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Mental illness and the Church

Drew Lietke was a typical 13-year-old boy from New Berlin.

"Drew was in Scouts, active in the church.  He was very much an American kid," said Mike, his father.

What many did not know is that Drew suffered from depression.  Even though he was being treated for his mental illness, Drew succumbed to the disease.  He passed away in January 2018.

His parents, Carol and Mike, were devastated

"It was truly, truly a shock," said Mike.

In the aftermath of that tragic day, the Lietke's received a phone call they remember vividly. On the other line was the priest who had married the couple years earlier.

"He said immediately and without reservation that 'Drew was undoubtedly with God," Mike explained.  "He said, 'The Catholic Church is not in the business of telling people they are internally dammend if, through disease, they commit suicide.'"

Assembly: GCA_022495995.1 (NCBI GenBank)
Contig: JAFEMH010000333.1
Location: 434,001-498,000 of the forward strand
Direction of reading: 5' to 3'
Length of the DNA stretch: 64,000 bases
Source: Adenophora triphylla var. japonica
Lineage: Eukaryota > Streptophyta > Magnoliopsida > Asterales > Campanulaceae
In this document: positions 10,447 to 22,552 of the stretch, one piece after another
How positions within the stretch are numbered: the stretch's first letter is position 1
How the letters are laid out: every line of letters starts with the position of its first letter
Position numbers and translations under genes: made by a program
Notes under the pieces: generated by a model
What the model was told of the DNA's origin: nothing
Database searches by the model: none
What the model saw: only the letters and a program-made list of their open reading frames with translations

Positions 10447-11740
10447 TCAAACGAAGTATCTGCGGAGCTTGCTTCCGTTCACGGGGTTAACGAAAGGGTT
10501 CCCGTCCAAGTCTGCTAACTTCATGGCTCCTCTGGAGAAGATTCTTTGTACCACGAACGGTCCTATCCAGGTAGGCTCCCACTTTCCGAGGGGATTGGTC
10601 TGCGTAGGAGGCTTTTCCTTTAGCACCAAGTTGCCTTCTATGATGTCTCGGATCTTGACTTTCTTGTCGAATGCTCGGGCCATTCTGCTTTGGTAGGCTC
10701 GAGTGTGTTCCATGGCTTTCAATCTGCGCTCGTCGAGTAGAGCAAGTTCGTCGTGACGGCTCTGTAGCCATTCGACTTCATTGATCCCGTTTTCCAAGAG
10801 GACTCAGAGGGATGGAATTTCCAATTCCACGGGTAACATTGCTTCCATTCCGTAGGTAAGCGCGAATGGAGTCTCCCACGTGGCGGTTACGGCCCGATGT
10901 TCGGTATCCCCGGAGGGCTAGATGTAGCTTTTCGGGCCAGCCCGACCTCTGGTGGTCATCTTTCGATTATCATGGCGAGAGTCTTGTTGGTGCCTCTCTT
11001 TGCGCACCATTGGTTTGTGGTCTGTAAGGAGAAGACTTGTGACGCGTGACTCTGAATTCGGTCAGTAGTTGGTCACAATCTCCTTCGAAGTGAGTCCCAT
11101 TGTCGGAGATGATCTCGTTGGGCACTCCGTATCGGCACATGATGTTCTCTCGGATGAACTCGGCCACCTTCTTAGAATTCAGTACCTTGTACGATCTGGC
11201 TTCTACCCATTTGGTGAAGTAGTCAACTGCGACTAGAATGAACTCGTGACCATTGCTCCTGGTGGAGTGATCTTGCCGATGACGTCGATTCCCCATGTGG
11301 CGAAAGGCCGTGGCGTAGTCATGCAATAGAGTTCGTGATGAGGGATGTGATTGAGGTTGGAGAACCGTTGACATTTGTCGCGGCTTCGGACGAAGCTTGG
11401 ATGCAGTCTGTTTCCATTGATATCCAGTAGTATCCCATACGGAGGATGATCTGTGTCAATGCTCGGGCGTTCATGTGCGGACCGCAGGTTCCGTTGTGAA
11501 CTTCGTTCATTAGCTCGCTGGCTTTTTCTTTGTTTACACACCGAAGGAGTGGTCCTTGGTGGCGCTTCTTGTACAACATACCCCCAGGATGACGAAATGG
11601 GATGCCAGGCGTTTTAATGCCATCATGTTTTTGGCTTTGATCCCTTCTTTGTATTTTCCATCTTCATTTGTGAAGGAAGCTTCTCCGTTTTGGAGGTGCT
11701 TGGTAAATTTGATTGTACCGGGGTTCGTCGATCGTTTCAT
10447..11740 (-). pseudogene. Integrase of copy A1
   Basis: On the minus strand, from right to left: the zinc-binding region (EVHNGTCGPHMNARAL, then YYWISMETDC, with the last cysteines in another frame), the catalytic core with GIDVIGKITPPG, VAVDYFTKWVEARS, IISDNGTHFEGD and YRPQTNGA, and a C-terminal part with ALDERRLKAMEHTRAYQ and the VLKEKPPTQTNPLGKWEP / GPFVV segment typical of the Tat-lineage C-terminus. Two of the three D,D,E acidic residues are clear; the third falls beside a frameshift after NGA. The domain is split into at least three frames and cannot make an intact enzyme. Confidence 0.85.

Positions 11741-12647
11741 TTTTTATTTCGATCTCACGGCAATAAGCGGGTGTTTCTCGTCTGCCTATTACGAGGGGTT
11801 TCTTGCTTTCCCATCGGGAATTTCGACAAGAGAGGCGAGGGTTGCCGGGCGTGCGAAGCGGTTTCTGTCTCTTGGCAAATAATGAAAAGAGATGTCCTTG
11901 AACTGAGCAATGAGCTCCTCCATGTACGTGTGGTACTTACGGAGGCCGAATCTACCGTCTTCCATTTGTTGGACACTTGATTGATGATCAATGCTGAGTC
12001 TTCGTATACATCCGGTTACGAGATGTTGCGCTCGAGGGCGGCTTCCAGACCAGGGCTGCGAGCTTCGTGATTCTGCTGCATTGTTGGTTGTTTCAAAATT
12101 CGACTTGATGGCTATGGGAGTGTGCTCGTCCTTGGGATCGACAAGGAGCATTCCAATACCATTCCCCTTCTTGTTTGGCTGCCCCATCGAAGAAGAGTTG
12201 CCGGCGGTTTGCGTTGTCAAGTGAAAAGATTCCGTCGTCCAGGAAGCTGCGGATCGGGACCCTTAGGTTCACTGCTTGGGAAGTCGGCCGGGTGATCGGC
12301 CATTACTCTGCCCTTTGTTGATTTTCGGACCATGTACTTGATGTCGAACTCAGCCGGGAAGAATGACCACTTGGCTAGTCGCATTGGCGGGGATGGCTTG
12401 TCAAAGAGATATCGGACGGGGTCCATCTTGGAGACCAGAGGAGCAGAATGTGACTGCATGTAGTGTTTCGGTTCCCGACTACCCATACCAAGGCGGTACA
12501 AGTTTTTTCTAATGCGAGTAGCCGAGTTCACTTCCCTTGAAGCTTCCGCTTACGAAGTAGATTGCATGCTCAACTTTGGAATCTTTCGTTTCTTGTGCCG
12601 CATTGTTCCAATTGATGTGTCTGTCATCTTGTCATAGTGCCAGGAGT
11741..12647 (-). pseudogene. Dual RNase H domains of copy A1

The priest's comments may catch some by surprise, but it shouldn't.

"The church's position has evolved over the years," said Fr. James Bretzke, a Marquette University Theology professor.  "Depression is a very insidious disease.  It's very hard to treat."

In short: Mental illness is a disease, just like cancer, according to Bretzke.

This isn't a new line of thinking for the church.  In the 1990's Pope John Paul II approved a catechism acknowledging that many who die from suicide also suffer from mental illness. 

Despite that, the attitude remains.  Just ask the Lietkes.

"We did have relatives and others come up and ask (about the church's position)," said Mike.  "They had concerns about Drew.  It was very calming knowing we had allies."

But the Lietkes believe more needs to be done.  The couple strives to eliminate the stigma of mental illness, in society and for those who suffer from it.

"Who will put a program together to that can convince people it's ok not to feel ok?" Mike wondered.  "We're working on it."


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